“Given sort of the extraordinary nature of some of the hostage takings that we’ve seen this year, the president felt it was warranted to direct the relevant departments and agencies who have traditionally been involved in assisting families as they try to recover the safe return of their family members,” Earnest said.

The Pentagon, State Department, FBI and intelligence community have undertaken the review, he said.

“The one thing that I do want to make clear, though, is, this review does not include a reconsideration about longstanding policy of the United States government that ransoms should not be paid to terrorist organizations that are holding hostages. But this is obviously an issue that the president takes very seriously. We have long said, and we continue to take the view, that significant resources have in the past been dedicated to trying to ensure the safe return of American citizens who hare being held hostage overseas,” Earnest said.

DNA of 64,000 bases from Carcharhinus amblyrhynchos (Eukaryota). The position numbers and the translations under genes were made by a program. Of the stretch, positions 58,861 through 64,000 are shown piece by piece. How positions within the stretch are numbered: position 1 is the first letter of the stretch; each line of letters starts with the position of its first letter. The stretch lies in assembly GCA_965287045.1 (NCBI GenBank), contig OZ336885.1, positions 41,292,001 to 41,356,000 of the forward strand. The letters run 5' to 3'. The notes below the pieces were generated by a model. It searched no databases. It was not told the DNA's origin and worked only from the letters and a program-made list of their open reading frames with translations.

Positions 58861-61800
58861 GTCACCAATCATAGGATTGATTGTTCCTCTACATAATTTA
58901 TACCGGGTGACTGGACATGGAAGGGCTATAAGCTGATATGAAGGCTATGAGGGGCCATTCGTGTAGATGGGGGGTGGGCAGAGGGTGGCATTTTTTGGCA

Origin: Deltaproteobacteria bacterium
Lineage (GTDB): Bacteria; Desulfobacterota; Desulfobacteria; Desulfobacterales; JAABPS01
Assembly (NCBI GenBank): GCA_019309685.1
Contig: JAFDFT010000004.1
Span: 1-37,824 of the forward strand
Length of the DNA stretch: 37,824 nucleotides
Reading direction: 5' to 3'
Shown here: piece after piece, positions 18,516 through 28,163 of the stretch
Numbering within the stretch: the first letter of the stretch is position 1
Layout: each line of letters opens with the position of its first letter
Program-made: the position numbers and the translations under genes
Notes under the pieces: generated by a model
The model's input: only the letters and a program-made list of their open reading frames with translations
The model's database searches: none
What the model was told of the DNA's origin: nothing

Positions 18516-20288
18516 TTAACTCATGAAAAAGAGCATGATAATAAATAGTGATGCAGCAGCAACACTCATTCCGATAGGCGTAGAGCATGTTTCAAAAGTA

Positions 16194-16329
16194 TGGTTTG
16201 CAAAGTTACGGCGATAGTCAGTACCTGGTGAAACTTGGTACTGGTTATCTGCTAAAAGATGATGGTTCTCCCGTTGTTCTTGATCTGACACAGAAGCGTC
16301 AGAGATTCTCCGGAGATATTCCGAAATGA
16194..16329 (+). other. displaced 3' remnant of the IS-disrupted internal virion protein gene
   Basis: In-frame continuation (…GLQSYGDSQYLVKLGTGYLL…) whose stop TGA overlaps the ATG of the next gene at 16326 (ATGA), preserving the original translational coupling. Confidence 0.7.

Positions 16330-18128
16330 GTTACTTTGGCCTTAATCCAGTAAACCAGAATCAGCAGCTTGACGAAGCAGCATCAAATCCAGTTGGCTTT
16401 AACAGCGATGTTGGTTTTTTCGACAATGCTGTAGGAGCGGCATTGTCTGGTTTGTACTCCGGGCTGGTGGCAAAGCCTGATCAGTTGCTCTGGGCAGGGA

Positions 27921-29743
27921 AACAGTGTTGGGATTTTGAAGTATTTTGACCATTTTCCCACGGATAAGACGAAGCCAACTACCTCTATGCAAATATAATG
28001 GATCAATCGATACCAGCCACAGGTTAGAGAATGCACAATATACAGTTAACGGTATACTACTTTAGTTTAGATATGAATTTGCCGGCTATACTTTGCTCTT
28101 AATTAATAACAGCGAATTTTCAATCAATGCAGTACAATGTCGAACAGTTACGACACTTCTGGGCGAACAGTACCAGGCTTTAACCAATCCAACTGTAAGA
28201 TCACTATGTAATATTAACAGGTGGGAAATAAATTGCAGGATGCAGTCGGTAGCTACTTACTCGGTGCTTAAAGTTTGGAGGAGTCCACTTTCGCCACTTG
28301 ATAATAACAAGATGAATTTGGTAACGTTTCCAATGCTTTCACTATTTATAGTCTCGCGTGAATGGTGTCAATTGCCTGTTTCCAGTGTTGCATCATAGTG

“And there was an incident earlier this summer where the president did order a rather remarkable military effort — principally military effort — to recover some American citizens who were being held hostage in Syria. That was a mission — a mission that was successfully executed, but it did not successfully result in the safe return of the hostages.”

It was a reference to the White House’s claim after Foley’s shocking murder that U.S. forces attempted an early summer rescue of American hostages in Syria, something Defense Secretary Chuck Hagel called “a flawless operation” except for the fact “the hostages were not there.”

Earnest said he didn’t know when the review will be concluded, “but when it has been, I’m sure we’ll let you know about it.”